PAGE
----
Sappho & simeon solomon

In the delicate watercolour ‘Sappho & Erinna in a Garden at Mytilene’ pre-raphaelite artist Simeon Solomon depicts arguably one of the first female lover portrayals in art history, of ancient Greek poets Sappho of Lesbos (where the term Lesbian derives from!) & Erinna. The painting is full of tension and desire but also tenderness. As founder of the Simeon Solomon Research Archive Dr. Roberto C. Ferrari puts it, it’s sensual but not hypersexual. Opposed to the fetishization of lesbianism that oversaturates art history through the male gaze.

The Male Gaze, coined by feminist film theorist Laura Mulvey, is a patriarchal constructed perspective where woman is visually positioned as an “object” of heterosexual male desire. In simple terms, it is seeing women through a male lens in media, art, film, as a secondary player to male counterparts. An example in this case can be seen through Gustave Courbet’s ‘Le Sommeil:’ female lovers through a male lens.

Simeon Solomon was a gay Jewish artist of Victorian England. Highly influenced by the work of the ancient Greek poet Sappho, his work explored forbidden subjects such as homo-eroticism and lesbianism. He was arrested in 1873 for homosexual offences and in turn rejected by art institutions for his lifestyle and artwork.

His paintings not only contributed to visibility as a homosexual man but as an intersectional artist, creating fiercely in an antisemitic England.

‘The risk we take is on a daily basis.’

- Zanele Muholi

Zanele Muholi: vessel for the voiceless

South African photographer, Zanele Muholi is a self described queer ‘visual activist’ who is confronting social injustice in the contemporary art world. Their portraits confront social inequality in post apartheid South Africa, giving power and visibility back to attacked LGBTQI+ people.

Their compelling self portraits depict the black female as strong and assertive. Individually, Muholi’s eyes conceal a tenderness, they hold stories. When reading Muholi’s biographies and retrospectives I was shocked at what I found.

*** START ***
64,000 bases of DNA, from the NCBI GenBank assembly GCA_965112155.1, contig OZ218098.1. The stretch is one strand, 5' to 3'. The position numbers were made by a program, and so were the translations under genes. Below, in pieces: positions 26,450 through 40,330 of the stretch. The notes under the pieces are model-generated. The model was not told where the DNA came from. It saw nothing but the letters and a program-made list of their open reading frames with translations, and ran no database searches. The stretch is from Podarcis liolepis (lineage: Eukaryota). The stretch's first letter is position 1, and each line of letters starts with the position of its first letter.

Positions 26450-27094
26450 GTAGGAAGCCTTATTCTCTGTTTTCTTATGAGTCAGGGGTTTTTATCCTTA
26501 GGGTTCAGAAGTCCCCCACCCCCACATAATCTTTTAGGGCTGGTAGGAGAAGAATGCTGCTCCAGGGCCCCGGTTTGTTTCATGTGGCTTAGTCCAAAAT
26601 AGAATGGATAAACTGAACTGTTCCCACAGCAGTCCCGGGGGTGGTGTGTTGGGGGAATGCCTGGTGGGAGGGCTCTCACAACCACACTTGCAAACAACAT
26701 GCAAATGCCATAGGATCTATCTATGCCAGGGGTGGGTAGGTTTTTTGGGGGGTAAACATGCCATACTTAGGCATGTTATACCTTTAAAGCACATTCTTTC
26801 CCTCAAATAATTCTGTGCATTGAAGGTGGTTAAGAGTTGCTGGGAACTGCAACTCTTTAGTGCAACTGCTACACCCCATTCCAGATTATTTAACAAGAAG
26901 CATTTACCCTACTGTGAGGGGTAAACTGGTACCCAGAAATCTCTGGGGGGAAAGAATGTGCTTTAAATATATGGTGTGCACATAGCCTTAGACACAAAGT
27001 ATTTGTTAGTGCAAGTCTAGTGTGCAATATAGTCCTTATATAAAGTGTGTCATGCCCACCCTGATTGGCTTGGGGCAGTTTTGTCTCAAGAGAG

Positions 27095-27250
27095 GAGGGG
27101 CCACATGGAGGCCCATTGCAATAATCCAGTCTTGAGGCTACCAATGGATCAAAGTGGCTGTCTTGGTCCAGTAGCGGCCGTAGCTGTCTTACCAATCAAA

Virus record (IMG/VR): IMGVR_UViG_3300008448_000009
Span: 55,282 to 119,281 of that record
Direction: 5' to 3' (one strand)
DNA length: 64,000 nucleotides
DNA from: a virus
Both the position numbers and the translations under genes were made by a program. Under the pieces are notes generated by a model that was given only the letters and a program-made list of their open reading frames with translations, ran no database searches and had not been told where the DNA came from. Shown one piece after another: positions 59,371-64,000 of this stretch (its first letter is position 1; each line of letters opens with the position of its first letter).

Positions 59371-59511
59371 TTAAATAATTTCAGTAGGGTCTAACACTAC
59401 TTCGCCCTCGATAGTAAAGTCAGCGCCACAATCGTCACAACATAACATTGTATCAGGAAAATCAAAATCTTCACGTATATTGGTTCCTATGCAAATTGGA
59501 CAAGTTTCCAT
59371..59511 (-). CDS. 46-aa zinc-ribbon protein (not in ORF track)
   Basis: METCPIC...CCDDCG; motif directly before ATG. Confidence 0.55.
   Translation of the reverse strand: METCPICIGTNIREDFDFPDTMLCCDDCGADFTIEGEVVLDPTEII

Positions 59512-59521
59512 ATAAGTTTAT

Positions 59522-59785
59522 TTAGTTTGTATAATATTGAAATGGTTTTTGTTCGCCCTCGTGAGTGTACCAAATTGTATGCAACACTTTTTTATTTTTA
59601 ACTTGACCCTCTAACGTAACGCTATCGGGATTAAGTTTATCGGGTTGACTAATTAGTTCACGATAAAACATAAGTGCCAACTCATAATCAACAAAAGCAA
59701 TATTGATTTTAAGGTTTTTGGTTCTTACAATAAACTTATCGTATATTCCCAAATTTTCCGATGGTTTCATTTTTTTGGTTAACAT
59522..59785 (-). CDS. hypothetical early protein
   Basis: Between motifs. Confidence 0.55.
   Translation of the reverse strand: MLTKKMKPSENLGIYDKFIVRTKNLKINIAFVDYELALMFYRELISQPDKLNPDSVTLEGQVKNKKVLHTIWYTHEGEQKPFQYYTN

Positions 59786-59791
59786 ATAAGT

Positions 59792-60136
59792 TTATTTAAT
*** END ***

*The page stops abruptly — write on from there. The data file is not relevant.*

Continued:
In ‘Only Half The Picture’ 2003-2006, Muholi’s photographs give voice to the queer community who have survived physical trauma. Despite South Africa being post Apartheid, prejudice and horrific injustice such as ‘honour killings’ and ‘corrective rape’ against Lesbian women is still prevalent. In 2010-11 Tate Modern held a retrospective of Muholi’s work. Within the exhibition catalogue is a testimony titled ‘I am not a Victim but a Victor,’ written by South African lesbian, Lungile Dladla. Dladla recounts an evening in 2010 when a man sexually assaulted her and her friend at gunpoint on their way home from her aunt’s funeral, calling it ‘corrective rape.’ His reasoning: ‘ngizoni khipha ubutabane.' ('Today I will rid you of this gayness.')

Muholi says ‘We are only written about in history when one of us has become violated somehow, which then makes us a spectacle.’ In immortalising black lesbians, transgender people and the LGBTQI+ community, Muholi is expanding visibility. They are also dismantling the long standing artist and muse relationship within art history, giving back control to the people they are photographing, allowing them to decide how they will be presented and perceived. I feel as though Muholi is the artistic vessel to their unheard voice.

Artists spreading visibility

As the conversation surrounding gender, identity and sexuality continues, more and more contemporary artists like Muholi are able to bring their experience to a mainstream audience. Artists like queer-Pakistani painter Salman Toor, whose work exquisitely explores an intimate and fictional world of the lives of young South-Asian born men.

I realised when looking back over the artists I chose to include in this article, much of their work is portraiture. In each of their representations, their art transcends face value (excuse the pun) and underpins the ultimate thread that runs through them all, a voice, loud and clear that says: I Am Here.